Tips to deal with office politics

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This article was last updated on April 16, 2022

Tips to deal with office politicsBackbiting, rear-licking, jealousy are often the words you use within the confines of office cubicles, while discussing the politics of your workplace, right?

Politics is a reality you cannot avoid; species such as devilish bosses, backbiting colleagues and annoying subordinates will always be omnipresent. The trick is how you work around them to make your career skyrocket. Politics in some workplaces can get vicious though — and we’re not referring to our netas’ offices. Power and influence-management in your company will always be a part of your career, whether you have the temperament for it or not.

While some of us say they don’t want to get ‘caught up’ in politics at work, most HR experts argue that playing the game is crucial to your career success. By not getting involved, you may find your talents ignored and your success limited, and you may feel left out of the loop. Politics gets nasty when an employee is out for his or her personal gain alone. Think of playing office politics as a game of strategy through which you are able to get the resources and influence you need to accomplish your goals.

Here are seven tips to help you win at office politics and still gain colleagues’ respect.

1. Observe how things get done
Knowing the game inside out is the key to winning it. Don’t be afraid to ask some key questions to your bosses: What are your core values and how are they enacted? Are short or long-term results most valued? How are decisions made? How much risk is tolerated? The answers to these questions should give you a good sense of the culture of your organisation.

2. Profile powerful individuals
Okay, this isn’t a nice-sounding term for rear-licking. If you want to be where your bosses are, soon, pay attention to their communication style, network of relationships and what types of proposals they say ‘yes’ to most often. Emulate those traits by drawing on the strengths you have.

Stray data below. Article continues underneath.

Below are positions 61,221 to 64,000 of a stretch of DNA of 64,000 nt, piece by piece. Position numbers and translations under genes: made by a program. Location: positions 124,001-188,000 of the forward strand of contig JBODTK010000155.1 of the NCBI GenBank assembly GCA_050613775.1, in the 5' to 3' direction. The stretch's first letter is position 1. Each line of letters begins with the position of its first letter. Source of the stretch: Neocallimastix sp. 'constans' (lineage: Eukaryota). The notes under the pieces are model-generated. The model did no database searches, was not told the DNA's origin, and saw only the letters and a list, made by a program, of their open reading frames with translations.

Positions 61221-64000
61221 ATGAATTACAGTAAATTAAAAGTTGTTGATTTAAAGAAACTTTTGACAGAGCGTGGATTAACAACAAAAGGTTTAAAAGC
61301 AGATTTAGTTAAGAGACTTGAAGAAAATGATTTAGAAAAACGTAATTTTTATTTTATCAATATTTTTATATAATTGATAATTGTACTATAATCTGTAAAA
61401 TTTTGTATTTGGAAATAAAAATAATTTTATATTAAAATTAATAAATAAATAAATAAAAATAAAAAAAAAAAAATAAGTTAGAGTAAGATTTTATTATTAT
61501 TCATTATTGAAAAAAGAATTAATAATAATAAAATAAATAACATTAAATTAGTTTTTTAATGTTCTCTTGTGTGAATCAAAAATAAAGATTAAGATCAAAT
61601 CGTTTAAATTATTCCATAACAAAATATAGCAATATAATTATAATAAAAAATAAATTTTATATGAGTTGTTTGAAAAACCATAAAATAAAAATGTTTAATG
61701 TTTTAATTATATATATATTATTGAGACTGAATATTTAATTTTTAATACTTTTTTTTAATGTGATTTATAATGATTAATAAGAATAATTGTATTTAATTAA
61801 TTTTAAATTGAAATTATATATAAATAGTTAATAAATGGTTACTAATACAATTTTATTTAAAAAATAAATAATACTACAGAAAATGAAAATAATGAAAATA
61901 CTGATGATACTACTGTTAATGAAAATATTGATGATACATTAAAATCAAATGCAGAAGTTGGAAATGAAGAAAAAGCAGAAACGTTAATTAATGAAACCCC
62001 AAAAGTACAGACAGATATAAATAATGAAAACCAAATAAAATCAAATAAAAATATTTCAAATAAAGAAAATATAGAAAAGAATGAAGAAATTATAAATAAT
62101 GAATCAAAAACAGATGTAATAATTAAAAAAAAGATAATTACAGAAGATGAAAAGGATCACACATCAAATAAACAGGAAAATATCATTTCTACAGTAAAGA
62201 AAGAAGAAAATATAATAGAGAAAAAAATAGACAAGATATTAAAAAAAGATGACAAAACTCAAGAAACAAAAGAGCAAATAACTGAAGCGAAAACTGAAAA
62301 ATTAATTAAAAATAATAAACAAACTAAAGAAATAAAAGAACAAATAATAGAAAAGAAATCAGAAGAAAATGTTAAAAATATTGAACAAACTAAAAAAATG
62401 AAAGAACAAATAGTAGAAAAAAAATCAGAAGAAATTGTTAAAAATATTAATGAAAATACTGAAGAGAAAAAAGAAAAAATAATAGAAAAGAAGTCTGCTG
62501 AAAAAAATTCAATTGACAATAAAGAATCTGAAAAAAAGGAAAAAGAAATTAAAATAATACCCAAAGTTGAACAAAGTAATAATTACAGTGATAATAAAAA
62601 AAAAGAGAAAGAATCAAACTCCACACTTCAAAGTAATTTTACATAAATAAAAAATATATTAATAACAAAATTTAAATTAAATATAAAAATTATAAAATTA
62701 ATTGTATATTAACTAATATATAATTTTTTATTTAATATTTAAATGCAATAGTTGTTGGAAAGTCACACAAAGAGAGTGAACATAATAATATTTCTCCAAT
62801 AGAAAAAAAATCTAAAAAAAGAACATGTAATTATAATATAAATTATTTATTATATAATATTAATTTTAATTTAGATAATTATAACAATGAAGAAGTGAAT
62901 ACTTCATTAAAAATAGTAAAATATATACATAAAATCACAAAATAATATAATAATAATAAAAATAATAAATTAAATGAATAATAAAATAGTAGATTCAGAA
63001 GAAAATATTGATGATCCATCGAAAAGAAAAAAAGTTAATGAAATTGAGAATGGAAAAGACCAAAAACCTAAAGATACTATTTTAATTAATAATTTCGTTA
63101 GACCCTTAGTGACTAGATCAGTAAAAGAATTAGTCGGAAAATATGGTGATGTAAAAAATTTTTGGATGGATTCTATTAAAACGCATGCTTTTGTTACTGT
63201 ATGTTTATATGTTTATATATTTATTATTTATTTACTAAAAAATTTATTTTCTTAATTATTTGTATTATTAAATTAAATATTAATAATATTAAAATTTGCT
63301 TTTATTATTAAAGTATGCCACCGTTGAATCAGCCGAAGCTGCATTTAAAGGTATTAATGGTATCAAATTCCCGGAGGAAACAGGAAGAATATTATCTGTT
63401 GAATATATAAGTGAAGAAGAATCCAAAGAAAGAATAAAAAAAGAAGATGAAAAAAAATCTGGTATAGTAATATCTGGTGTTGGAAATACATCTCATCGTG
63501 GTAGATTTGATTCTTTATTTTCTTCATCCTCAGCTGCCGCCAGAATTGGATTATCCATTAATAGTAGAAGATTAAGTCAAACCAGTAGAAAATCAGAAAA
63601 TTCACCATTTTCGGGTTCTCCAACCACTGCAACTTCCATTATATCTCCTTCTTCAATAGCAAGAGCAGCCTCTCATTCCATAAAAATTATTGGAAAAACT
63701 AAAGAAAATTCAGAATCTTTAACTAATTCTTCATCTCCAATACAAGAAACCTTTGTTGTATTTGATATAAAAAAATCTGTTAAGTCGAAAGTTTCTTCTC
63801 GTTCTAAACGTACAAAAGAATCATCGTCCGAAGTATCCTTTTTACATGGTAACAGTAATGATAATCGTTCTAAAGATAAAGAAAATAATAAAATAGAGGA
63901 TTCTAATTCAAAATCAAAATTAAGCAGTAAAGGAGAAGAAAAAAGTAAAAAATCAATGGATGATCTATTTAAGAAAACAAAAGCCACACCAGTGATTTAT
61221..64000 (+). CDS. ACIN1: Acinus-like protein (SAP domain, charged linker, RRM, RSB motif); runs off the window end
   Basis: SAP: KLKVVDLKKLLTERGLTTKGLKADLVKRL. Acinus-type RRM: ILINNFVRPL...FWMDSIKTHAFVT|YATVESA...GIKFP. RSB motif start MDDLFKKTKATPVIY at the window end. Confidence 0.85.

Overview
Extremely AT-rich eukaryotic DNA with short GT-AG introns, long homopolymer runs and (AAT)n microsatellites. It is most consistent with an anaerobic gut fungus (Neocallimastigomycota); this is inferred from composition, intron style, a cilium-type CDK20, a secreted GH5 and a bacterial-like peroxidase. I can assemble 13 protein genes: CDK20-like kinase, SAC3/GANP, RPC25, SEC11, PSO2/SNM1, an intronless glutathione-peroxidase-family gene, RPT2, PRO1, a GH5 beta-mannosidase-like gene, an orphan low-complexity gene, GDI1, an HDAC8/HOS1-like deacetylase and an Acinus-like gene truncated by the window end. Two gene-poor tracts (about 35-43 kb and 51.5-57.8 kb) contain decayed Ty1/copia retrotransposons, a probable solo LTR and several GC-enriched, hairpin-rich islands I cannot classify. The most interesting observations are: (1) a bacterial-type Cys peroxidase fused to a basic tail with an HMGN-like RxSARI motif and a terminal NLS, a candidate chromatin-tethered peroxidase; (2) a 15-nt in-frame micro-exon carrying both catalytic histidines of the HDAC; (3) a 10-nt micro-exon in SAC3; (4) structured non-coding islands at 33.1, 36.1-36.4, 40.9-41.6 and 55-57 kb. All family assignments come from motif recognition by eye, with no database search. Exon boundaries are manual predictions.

3. Develop a positive track record
Planning is crucial as soon as you join the company. If you have a rough idea on how long you want to do the job, work on developing your image as someone who gets results. This gives you an edge in all political corners. On the other hand, style without substance will not gain you respect.

4. Blow your horn, occasionally
We’re not saying you start an outright show-off, but if no one knows of your good work, you may lose at the game of office politics — when you really deserve to win. Let others know what you’ve accomplished whenever you get the opportunity. If you don’t know the fine art of diplomatic bragging, you might get lost.

5. Respect counts, especially downwards
It is no new rule to treat your superiors with adequate salaams, but few executives make the folly of behaving with their co-workers and subordinates in a manner a king rules over his jagir. Don’t show preferential treatment or give the heat to co-workers you think ‘won’t be of use to you’. You never know to whom someone might be connected.

6. Don’t align too much with a group
While an alliance where that smart CEO is calling the shots may be powerful for the moment, new leaders will often oust existing coalitions and surround themselves with a new team. Remember your mega office’s politics might not be too different in character from UPA’s coalition government. Bridging across factions may be a more effective strategy for long-term success if you intend to stay in your current organisation for some time.

7. Communicate persuasively
In the end, no matter how intense the politics is at your office, developing an assertive style backed with solid research will always give your colleagues and superiors a positive feeling, even if they’re after you. Good politicians always adjust their messages for their audience.

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